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The experience of breastfeeding is very special for many new moms as they consider that time a valuable bonding experience between the mother and newborn child.  Moms who are able to breastfeed also benefit for other reasons: they gain overall health benefits, oral health benefits, and cost-savings benefits.  This blog will help explain the many benefits, for both mom and child, of breastfeeding.

It is important to remember that the American Academy of Pediatrics (AAP) states that “exclusive breastfeeding, defined as giving an infant only breast milk – no water, no formula, or no other liquids or solid foods – is the norm against which all alternative feeding methods should be compared.”  The 2012 AAP policy statement on breastfeeding and the use of human milk documents the many important reductions in health risks for infants and children, mothers, families and society that are attributable to breast-feeding.  These advantages include developmental, economic, health, nutritional, immunological, psychological, social and environmental benefits.

Why Breastfeeding is Important for Overall Health

The policy statement of the AAP Section on Breast-feeding states that breast milk is the only source of nutrition a healthy infant requires for about the first six months of life.  Breastmilk provides specific nutritional components for the child – providing immunological, anti-inflammatory, digestive and immune system benefits during the most vulnerable time in their lives.

There are many reduced health risks for breastfed children including:

  1. Acute Otitis Media (Middle Ear Infections)
  2. Gastroenteritis and Diarrhea
  3. Lower Respiratory Tract Infections – ie. Pneumonia, respiratory syncytial virus (RSV)
  4. Necrotizing Enterocolitis
  5. Leukemia
  6. Sudden Infant Death Syndrome
  7. Asthma
  8. Obesity
  9. Type 2 Diabetes Mellitus

Not only does breastfeeding benefit the child, but there are also scientifically proven reduced health risks for mothers who breastfeed including:

  • Postpartum bleeding and hemorrhage – helps mothers recover from childbirth
  • Breast Cancer
  • Ovarian Cancer
Oral Health Considerations of Breastfeeding

There are many things to consider when breastfeeding your infant to help your child maintain positive jaw growth patterns, maintain good oral hygiene, and maintain a cavity-free environment from the very start.  Yes, even babies who breastfeed can get cavities!

Jaw Growth Patterns of Breastfed Children

The sucking mechanism used during bottle feeding differs from that used during breastfeeding.  The different sucking mechanisms have the potential to predispose a bottle-fed infant to the development of poor jaw growth patterns.  What’s the significance of your child’s jaw growth pattern?  If your child’s jaw and teeth do not fit together well, your child may need orthodontic treatment in the future or if the jaw growth pattern is significantly deviated from the norm, you may be looking at jaw surgery to correct how teeth fit together (and ultimately your child’s smile!).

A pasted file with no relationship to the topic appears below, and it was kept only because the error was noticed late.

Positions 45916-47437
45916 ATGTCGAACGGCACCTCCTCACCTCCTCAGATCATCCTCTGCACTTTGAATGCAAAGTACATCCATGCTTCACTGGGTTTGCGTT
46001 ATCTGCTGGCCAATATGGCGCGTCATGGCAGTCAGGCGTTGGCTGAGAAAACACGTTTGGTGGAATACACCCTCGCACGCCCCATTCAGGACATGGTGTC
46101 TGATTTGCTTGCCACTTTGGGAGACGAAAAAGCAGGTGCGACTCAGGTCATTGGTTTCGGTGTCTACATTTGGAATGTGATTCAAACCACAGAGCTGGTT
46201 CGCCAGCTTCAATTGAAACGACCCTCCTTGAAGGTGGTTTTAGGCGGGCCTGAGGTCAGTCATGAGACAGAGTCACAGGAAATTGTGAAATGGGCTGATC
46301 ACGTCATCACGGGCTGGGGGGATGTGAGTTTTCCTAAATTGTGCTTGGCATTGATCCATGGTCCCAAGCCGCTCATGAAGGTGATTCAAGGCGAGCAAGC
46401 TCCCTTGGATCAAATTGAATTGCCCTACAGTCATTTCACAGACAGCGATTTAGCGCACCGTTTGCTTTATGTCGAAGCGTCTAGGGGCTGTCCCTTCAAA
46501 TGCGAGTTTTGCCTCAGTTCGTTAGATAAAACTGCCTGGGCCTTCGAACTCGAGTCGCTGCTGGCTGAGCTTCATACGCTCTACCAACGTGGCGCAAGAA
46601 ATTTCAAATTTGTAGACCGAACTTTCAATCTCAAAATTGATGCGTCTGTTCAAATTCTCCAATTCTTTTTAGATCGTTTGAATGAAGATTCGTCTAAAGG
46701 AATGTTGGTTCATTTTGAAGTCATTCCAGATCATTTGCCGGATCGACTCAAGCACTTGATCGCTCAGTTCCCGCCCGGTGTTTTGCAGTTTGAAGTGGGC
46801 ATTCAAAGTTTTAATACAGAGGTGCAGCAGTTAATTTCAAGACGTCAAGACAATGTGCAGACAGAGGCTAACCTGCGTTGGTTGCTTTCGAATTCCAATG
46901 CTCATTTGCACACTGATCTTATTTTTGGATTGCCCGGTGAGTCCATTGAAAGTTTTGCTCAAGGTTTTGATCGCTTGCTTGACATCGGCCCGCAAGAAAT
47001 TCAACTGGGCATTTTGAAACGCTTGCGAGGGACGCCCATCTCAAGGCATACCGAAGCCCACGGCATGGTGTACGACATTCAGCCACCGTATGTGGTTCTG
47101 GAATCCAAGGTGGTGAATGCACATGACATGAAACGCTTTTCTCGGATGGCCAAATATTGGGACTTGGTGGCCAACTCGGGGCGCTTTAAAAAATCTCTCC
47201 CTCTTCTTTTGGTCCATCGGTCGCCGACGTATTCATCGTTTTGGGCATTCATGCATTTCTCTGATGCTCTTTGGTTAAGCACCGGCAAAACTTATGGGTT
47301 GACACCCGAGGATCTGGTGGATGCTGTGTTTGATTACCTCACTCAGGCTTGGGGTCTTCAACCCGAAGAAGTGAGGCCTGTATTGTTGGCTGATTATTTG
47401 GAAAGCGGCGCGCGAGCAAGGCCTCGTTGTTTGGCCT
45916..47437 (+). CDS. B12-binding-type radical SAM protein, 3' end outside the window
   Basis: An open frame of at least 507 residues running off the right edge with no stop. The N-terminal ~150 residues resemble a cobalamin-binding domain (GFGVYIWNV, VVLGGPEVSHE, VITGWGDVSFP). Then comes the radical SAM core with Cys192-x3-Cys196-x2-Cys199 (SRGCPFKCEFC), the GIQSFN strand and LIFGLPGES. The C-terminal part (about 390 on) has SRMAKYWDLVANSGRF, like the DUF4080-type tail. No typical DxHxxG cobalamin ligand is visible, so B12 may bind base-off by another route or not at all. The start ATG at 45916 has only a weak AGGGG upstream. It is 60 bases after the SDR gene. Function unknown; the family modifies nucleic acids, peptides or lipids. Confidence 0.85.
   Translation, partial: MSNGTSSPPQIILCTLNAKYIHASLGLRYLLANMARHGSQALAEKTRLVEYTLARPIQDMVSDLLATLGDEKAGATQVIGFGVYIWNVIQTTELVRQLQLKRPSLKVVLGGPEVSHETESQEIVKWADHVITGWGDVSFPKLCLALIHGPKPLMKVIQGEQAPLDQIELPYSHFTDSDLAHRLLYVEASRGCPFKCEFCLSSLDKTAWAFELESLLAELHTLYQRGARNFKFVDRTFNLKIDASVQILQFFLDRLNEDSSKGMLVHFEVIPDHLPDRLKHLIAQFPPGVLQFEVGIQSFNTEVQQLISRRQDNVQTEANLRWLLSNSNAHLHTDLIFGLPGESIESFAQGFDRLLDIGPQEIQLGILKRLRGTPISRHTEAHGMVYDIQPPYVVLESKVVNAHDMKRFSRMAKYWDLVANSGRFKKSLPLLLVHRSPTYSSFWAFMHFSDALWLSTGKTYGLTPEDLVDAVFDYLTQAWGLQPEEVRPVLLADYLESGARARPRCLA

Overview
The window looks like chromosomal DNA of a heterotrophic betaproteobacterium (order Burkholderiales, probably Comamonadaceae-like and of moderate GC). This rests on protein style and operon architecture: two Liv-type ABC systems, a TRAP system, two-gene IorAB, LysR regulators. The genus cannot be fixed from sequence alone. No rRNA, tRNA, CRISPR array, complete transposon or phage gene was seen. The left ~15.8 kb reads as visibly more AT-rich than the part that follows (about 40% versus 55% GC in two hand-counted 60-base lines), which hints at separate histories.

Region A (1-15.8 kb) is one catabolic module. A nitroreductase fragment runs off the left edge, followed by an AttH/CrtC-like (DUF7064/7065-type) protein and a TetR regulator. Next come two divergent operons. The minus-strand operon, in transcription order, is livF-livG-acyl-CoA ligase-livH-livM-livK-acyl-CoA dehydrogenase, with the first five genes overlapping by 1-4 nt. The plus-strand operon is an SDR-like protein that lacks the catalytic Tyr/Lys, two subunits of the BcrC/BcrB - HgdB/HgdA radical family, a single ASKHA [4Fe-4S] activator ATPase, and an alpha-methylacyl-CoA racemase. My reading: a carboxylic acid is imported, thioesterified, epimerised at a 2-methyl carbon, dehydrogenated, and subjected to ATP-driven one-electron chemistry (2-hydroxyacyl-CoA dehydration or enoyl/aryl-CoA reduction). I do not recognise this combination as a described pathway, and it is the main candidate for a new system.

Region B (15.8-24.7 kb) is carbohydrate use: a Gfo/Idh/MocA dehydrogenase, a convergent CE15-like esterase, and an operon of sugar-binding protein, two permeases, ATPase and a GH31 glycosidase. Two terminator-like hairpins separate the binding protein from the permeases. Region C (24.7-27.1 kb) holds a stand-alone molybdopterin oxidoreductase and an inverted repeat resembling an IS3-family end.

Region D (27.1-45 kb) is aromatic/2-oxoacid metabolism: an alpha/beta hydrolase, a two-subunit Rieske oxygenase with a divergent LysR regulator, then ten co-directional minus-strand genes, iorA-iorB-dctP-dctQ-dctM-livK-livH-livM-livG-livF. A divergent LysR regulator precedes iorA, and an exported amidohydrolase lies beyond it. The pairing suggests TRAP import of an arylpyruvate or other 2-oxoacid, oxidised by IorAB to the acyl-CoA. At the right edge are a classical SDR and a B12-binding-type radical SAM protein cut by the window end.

Breastfeeding and Early Childhood Cavities

Scientific studies have not found significant evidence that confirms an association between breastfeeding and early childhood cavities.

How Do I Clean my Infant’s Teeth/Gums?

Prior to the eruption of teeth, it’s easiest to gently wipe your infant’s gums with a wet washcloth or soft towel after breastfeeding (day or night).  Once your child’s teeth begin to erupt, it becomes easier for the parent to either use a finger brush or baby tooth brush with soft bristles.  You can either use water on the brush, or safe-to-swallow (fluoride-free) toothpaste to clean these newly erupted baby teeth.  If your child begins to bite your finger with the finger brush, save your fingers and switch to the hand-held baby toothbrush!

Most importantly, as your child approaches their first birthday, make sure to find a pediatric dentist in your area and schedule your child’s first dental exam.  During this first visit, you can expect a very quick exam, and a lot of talking between you and your dentist regarding things to expect as your child grows, and ways to maintain optimum oral health.   This is also a good time for you to ask your dentist any questions you may have regarding your child’s teeth, gums, and hygiene practices.

For all those breastfeeding mothers out there, great choice!   You can chosen the best source nutrition for your child while providing both you and your child with many health benefits.  As dentists, we hope you also understand the importance of starting early with good oral hygiene habits.  Always remember to baby those baby teeth!

The post Impact of Breastfeeding on Dental Health appeared first on World Pediatric Dental.

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Digital advances in Pediatric Dentistry are amazing. Not only do they provide for patient comfort, they create opportunities for Pediatric Dentists to provide better treatment.

Digital X-Rays